Tuesday, August 4, 2009

Fishy mac 'n cheese

Sounds like something out of a nightmare doesn't it? This dish came about because I wanted J&C to eat more diversely. C had an aversion to fish in any form so one day I sneaked it into a baked pasta dish while she wasn't looking. It was a huge hit.

It's a really simple dish to make.
Boil your pasta until it is done. I used about 3/4 of a 500g bag of pasta. Any round tube shape will do.

While your pasta is boiling, dice an onion and a handful of mushrooms (I used about 6 medium sized brown mushrooms) and a sweet bell pepper. Fry this in a tiny bit of butter and olive oil, adding garlic, salt and pepper. Right at the end, open your can of fish (I used a large can of pink Alaskan salmon), dump it in the pan and smoosh it down to warm through. Then, take it off the heat and add some parsley.

Then make a white sauce. For this white sauce, I melted 50ml of butter, mixed in 50ml of flour and cooked it for about 5 minutes or so. Then I added 500ml milk and slowly heated it through until the mixture thickened. Then I added about 2 to 3 cups of grated cheddar cheese, some salt and pepper, stirring with a whisk until all the cheese melted. Sometimes if my sauce is too thick, at this point I add another 250ml of milk and mix it through.

To assemble the dish, layer half the pasta into an ovenproof dish, pour over about 1/4 of the cheese sauce. Then add the fish mixture and pour over about half the sauce you have left. Then add the remaining pasta, pouring the leftover sauce over the top. Sprinkle about 1 cup of grated cheese over the top and bake in a preheated oven until the cheese is brown and bubbly.

Serve with garlic rolls, a salad....or eat as is.

Sunday, August 2, 2009

Springbok fillet

Last night for supper we had fillet of Springbok. First time I have ever attempted to make this. I called The MIL, she of the old fashioned and awesome cooking skillz. Her yearly roast leg of Springbok is just to die for. Anyhow she had no idea what to tell me as she's never made it either. So, I took my oven roasted beef fillet recipe and have adapted it for the Springbok fillet.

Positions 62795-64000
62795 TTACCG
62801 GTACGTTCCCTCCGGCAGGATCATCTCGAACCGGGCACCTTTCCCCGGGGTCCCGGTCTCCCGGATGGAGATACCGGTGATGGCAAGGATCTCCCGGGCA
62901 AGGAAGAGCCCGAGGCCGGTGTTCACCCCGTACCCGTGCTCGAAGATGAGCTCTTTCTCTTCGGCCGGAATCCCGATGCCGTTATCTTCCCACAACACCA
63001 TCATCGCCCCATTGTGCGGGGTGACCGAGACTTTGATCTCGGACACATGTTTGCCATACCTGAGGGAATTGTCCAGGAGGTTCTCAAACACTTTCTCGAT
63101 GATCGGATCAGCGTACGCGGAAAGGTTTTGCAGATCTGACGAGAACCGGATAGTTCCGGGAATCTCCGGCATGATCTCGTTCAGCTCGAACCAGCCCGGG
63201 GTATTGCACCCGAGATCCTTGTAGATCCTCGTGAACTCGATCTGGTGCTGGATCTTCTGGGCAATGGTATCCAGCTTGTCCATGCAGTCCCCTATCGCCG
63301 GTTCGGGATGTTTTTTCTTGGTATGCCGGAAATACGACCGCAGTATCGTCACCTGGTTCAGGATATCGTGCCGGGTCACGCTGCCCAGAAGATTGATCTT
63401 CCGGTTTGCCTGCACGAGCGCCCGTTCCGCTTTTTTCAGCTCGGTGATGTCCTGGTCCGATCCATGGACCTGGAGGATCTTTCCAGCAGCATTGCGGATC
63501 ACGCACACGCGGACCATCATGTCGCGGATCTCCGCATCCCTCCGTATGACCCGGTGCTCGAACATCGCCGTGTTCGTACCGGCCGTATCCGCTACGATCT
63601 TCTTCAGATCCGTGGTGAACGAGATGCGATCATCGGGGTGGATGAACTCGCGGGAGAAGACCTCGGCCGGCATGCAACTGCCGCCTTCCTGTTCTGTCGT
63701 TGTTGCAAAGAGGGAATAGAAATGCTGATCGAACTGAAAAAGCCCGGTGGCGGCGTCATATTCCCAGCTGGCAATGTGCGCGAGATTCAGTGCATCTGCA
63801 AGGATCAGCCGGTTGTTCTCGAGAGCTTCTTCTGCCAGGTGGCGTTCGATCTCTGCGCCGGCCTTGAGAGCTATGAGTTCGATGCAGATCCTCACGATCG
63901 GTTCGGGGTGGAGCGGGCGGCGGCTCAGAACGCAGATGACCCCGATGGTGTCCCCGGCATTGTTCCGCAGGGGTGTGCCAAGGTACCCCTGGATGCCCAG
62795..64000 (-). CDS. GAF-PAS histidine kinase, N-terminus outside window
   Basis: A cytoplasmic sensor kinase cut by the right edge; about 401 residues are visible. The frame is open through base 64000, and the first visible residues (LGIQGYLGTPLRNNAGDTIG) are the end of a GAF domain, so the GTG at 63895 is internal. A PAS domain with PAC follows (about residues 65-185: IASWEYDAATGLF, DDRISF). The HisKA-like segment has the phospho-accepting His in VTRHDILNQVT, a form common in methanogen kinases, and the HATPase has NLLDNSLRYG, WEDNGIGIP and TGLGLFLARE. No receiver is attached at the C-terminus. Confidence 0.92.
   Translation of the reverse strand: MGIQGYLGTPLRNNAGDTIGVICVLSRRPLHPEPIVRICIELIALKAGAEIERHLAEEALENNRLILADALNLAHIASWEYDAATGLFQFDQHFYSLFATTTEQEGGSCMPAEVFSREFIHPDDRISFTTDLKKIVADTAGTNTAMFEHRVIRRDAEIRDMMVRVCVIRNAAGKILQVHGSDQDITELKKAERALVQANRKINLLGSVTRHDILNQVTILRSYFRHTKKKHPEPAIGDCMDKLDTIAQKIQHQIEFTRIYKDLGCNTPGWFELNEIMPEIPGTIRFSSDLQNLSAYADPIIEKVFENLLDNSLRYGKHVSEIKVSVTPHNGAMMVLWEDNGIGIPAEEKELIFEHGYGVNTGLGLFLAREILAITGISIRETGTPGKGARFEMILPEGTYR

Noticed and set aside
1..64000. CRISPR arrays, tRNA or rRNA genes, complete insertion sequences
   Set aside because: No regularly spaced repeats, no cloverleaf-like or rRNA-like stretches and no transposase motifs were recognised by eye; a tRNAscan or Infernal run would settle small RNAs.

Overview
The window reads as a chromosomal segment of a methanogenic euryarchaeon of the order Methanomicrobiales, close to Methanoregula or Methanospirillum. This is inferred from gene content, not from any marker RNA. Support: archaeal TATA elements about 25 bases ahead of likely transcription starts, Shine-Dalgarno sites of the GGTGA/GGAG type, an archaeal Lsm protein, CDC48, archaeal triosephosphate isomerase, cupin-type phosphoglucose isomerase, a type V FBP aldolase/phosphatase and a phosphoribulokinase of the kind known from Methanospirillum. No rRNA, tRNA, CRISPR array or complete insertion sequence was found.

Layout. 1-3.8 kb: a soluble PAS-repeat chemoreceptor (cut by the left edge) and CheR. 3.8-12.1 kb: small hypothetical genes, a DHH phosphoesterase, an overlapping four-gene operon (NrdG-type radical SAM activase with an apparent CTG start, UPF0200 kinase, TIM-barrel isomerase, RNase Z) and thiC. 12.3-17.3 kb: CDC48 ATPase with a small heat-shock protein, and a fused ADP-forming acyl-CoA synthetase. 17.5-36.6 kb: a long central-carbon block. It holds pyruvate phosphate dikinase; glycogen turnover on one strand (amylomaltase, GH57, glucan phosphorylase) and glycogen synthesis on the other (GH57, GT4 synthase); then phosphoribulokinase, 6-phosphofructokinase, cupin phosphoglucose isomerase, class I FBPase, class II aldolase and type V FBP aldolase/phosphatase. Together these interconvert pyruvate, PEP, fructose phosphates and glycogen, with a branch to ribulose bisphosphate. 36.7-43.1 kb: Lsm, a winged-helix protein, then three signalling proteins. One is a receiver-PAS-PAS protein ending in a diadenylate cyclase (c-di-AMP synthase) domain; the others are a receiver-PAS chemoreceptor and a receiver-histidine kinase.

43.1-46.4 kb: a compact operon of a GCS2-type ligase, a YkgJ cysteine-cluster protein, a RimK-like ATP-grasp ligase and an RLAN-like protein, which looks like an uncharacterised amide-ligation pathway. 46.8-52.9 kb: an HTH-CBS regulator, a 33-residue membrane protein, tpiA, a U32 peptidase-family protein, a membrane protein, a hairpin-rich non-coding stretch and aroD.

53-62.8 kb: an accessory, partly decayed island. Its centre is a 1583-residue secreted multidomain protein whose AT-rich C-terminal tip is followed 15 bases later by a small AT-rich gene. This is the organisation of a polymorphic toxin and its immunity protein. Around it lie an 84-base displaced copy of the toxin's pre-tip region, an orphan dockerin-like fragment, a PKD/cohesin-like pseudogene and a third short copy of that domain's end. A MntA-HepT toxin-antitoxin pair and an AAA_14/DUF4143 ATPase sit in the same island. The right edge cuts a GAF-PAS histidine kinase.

Take some olive oil, rub it all over the meat and then sprinkle with whatever spices. On fillet I use a combination of raw chopped garlic, parsley, pepper and ginger. For the springbok, I used a couple of pinches of Nomu's African spice rub. It is a mixture of cumin, fenugreek, all spice, coriander, ajowan, and cardamom. Rubbed it into the meat after rubbing with olive oil.
As I bake my fillet, I pan fry it in some olive oil first, to get some nice colour onto the meat. Make sure you have your pan on a really hot setting, add a tiny splash of olive oil and when the oil is smoky hot, carefully place the meat into the pan. Turn almost immediately and then bake in a preheated oven until it is done to your likeness. As I didn't want the meat to shrink dramatically, I preheated my oven to 150C and baked for about 20 minutes for bloody, another 10 minutes more for pink. I like my meat screaming in agony as I cut into it while Himself likes it almost dead. C would devour any piece of meat in front of her cooked or raw so for now I make hers the same as Himself's.

To serve, let the meat rest for a few minutes then slice.

That's Himself cutting the meat into slices.
To serve with the meat, I quartered a small head of cabbage, peeled and thickly sliced some carrots, potatoes and marrows and steamed until done. J was beside himself when he realised that we were having meat for lunch (he decided a few months ago that he's a vegetarian...one that eats sausage, lasagna, chicken and fish) so I microwaved a bag of mixed cauliflower and broccoli as well. We get these really convenient bags of mixed veg at the store which you can pop into the microwave for a few minutes, add salt and a knob of butter and you are done.

While the meat was in the oven, I whipped up a quick mushroom sauce in the pan I'd browned the meat in. Slice a handful of mushrooms, add to your pan and stir fry with some garlic until the mushrooms turn brown. Add about 30ml of white wine to deglaze the pan and once the alcohol has cooked away, pour in 250ml of cream, adding salt and pepper to taste. Let that all boil down slowly until the cream thickens and keep warm.